Scotland’s tourism minister has insisted that Americans will still be warmly welcomed to Scotland - despite the political opposition to the prospect of Mr Trump entering the White House.
Fiona Hyslop said she did not envisage any change to the “long and strong” links between the United States and Scotland.
She acknowledged the importance of the US market to the nation’s tourism industry, but insisted that the “warmth” of the Scottish people was the country’s biggest strength.
Ms Hyslop, who also has responsibility for external affairs within the Scottish Government, said the result of the US election “must be respected.” She also defended the SNP’s previous backing for Mr Trump’s controversial golf course in Aberdeenshire, which saw ministers overturn a decision by councillors to reject the development at the Menie Estate.
Ms Hyslop said: “The people of America have cast their verdict and Donald Trump should be congratulated for the result.
“But there is a lot of concern and anxiety amongst the population in America and elsewhere.
“It is very important, not just in what he says but what he does, that he respects the need to provide some reassurance to those that feel marginalised. There are going to be very challenging times ahead.
“Relations between American and Scotland are long and strong. That will continue and we want that to continue. Some of it is historic, some of it is about family, but a lot of it is about our tourism industry.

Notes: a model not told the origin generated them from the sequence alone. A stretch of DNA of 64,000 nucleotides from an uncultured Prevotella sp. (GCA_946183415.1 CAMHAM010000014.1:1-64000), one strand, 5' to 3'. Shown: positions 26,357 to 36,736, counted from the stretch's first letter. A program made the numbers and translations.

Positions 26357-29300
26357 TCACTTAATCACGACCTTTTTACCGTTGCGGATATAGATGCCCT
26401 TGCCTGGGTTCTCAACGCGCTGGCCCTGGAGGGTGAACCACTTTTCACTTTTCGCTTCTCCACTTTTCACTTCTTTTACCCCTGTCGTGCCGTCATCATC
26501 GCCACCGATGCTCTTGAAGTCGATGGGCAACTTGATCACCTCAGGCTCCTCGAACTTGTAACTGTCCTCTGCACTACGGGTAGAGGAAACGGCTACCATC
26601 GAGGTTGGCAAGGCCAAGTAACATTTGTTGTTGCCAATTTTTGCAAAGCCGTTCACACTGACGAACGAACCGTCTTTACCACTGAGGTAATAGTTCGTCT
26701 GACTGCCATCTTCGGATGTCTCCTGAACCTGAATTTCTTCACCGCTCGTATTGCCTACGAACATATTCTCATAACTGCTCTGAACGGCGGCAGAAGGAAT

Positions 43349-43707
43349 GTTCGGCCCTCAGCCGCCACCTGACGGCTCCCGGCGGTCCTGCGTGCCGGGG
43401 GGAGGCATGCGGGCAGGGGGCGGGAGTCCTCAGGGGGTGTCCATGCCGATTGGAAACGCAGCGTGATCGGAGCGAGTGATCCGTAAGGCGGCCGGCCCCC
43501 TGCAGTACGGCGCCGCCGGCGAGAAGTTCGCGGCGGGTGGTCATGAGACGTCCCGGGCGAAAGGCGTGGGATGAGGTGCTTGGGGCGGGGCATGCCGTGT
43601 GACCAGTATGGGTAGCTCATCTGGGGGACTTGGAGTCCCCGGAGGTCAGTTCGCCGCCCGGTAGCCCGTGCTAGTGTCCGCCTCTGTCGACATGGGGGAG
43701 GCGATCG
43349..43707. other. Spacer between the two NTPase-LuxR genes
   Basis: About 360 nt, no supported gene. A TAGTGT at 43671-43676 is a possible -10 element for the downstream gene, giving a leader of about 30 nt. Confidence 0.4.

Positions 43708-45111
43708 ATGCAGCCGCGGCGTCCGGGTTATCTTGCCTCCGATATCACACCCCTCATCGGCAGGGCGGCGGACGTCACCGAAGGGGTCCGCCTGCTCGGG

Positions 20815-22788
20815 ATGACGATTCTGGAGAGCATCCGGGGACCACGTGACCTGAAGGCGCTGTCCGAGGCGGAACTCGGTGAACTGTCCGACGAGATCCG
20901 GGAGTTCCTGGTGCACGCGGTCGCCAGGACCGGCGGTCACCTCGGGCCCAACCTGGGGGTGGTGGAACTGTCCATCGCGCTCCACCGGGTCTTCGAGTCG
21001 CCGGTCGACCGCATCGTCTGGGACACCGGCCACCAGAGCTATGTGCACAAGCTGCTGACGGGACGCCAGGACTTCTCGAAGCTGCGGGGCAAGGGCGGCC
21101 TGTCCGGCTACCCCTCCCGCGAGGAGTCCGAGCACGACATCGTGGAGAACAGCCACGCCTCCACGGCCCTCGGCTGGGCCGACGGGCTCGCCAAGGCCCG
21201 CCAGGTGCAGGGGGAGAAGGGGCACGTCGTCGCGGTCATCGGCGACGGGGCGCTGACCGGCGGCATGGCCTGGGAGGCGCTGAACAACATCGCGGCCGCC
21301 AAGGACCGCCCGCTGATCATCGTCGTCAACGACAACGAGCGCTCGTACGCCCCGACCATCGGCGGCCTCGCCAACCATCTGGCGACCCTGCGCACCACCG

“Many Americans currently visit Scotland. That shouldn’t be affected. It is important to ensure that people see Scotland as a welcoming place. Our biggest strength is the warmth of our people and that must continue.
“I’m not an expert in American polling or the politics of what has happened. But every country is entitled to elect who they want to elect. He has clearly managed to reach out and mobilise a lot of people who perhaps have not voted previously, and in states that have never previously voted for a Republican.
“At the end of the day it is a democracy, the vote has been cast and we’ve got to respect what the American people have decided.”
Asked whether she regretted the support the Scottish Government had offered Mr Trump in the past, Ms Hyslop said: “Business and investment decisions are to be taken on their merits as to what they can provide for local economies.
“Those decisions were taken at the time by those involved. But the final decision was taken my Mr Trump as to where he invested. It was not our decision.”